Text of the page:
The following article was written by St. Louis County Public Health Nurse Josh Gorham. It was originally published in the Duluth Budgeteer on April 10, 2016.
This past week has been National Public Health Week. It’s a time to raise awareness of the work of Public Health professionals and talk about the most challenging public health issue of the 21st century.
Your health is determined by a variety of factors: genetics, personal habits, access to quality and timely healthcare, and the environments in which you live, work and play. Think of environment in a broad sense; it could be the air in your home, the water you drink, access to goods and services such as food or healthcare, and even access/opportunity to living wage jobs.
Dr. Ed Ehlinger, Minnesota’s Commissioner of Health, has recognized that although Minnesota is one of the healthiest states in the nation, we also have some of the largest differences in health outcomes by income, race, sexual-orientation, and mental health status.
Here are some facts from the Minnesota Department of Health’s 2014 “Advancing Health Equity” report to the legislature that highlight the disparity in health among specific populations:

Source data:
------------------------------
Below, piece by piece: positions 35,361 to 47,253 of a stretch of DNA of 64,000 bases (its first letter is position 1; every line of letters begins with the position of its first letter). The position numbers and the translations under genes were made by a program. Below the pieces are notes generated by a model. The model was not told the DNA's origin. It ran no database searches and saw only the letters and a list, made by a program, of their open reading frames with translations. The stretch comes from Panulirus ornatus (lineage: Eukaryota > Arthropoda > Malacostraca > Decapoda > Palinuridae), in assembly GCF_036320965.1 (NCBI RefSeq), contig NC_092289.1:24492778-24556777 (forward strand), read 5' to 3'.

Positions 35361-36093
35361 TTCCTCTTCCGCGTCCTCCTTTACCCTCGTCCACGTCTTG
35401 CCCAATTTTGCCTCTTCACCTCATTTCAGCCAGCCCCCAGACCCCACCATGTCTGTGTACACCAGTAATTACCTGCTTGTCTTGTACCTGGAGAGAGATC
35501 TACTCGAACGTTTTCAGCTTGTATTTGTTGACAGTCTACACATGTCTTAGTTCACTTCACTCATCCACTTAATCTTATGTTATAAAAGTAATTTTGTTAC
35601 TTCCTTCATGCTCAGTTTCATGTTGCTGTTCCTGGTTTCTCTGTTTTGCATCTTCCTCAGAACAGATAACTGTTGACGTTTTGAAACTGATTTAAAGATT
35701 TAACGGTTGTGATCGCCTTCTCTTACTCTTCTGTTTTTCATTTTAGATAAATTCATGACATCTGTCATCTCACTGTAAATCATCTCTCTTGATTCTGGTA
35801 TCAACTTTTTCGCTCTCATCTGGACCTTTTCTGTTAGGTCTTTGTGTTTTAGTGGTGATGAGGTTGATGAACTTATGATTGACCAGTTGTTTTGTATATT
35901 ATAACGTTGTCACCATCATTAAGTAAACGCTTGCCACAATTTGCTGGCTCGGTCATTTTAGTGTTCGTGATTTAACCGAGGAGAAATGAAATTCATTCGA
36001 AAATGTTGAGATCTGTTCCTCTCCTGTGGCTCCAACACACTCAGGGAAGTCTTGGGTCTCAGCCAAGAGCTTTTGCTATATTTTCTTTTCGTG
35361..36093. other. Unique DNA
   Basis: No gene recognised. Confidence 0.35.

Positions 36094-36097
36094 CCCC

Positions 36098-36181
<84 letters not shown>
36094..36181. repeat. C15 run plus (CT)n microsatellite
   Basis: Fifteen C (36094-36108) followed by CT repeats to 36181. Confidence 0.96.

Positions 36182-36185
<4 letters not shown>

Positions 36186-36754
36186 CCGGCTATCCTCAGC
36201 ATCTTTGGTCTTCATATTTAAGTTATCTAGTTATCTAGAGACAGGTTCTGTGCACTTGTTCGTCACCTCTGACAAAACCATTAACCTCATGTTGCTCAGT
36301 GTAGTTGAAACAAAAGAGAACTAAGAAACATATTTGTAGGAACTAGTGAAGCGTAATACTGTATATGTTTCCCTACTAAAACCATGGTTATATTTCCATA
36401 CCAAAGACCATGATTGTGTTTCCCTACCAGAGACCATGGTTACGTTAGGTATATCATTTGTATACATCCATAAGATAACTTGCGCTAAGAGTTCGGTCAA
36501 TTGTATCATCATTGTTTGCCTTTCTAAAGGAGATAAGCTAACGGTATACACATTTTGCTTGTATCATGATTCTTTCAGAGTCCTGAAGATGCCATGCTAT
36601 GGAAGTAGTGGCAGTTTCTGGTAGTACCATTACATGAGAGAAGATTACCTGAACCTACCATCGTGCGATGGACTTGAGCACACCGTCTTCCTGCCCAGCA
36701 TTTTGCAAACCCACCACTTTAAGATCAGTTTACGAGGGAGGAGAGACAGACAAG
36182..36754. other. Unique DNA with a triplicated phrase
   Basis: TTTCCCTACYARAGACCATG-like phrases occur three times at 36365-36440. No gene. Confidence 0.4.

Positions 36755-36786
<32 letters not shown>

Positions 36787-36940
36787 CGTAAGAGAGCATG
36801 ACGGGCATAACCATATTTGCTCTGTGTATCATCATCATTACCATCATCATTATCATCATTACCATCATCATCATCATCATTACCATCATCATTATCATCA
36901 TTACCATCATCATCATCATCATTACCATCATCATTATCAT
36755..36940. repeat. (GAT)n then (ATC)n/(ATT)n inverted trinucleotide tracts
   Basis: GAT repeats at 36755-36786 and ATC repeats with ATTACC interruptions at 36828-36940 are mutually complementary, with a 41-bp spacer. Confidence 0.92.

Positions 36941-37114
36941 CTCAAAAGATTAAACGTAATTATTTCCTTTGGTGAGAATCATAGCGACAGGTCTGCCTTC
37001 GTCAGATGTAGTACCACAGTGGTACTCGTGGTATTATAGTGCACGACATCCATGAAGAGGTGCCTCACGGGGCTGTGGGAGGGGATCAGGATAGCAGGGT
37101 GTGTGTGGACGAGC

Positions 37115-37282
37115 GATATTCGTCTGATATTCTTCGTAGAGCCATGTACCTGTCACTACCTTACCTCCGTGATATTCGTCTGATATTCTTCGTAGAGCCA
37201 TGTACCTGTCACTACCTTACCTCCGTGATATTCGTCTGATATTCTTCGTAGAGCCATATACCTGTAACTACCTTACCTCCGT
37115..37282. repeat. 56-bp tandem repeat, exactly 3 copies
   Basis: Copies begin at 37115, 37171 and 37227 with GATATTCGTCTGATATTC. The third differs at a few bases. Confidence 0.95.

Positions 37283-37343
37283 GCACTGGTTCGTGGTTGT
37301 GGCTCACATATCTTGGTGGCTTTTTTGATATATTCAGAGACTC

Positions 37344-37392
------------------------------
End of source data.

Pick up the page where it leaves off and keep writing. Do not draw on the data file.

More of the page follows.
- African American and American Indian babies die in the first year of life at twice the rate of white babies. While infant mortality rates for all groups have declined, the disparity in rates has existed for over 20 years.
- American Indian, Hispanic/Latino, and African American youth have the highest rates of obesity.
- Intimate partner violence affects 11 to 24 percent of high school seniors, with the highest rates among American Indian, African American and Hispanic/Latino students.
- Gay, lesbian and bisexual university students are more likely than their heterosexual peers to have struggles with their mental health.
- Persons with serious and persistent mental illness die, on average, 25 years earlier than the general public.
The root cause of these differences in health outcomes among populations is likely found in differences in economic and social conditions, which are strong predictors of health. Consider the following facts, also found in the Minnesota Department of Health’s report, which correlate with different health outcomes for various populations:
- Poverty rates for children under 18 in Minnesota are twice as high for Asian children, three times as high for Hispanic/Latino children, four times as high for American Indian children, and nearly five times as high for African American children as for white children.
- Unemployment is highest among populations of color, American Indians, and people who live in rural Minnesota.
- African Americans and Hispanic/Latinos in Minnesota have less than half the per-capita income of the white population.
- Lesbian, gay, bisexual, and transgender youth are at increased risk for bullying, teasing, harassment, physical assault, and suicide-related behaviors compared to other students.
- Low-income students are more likely to experience residential instability.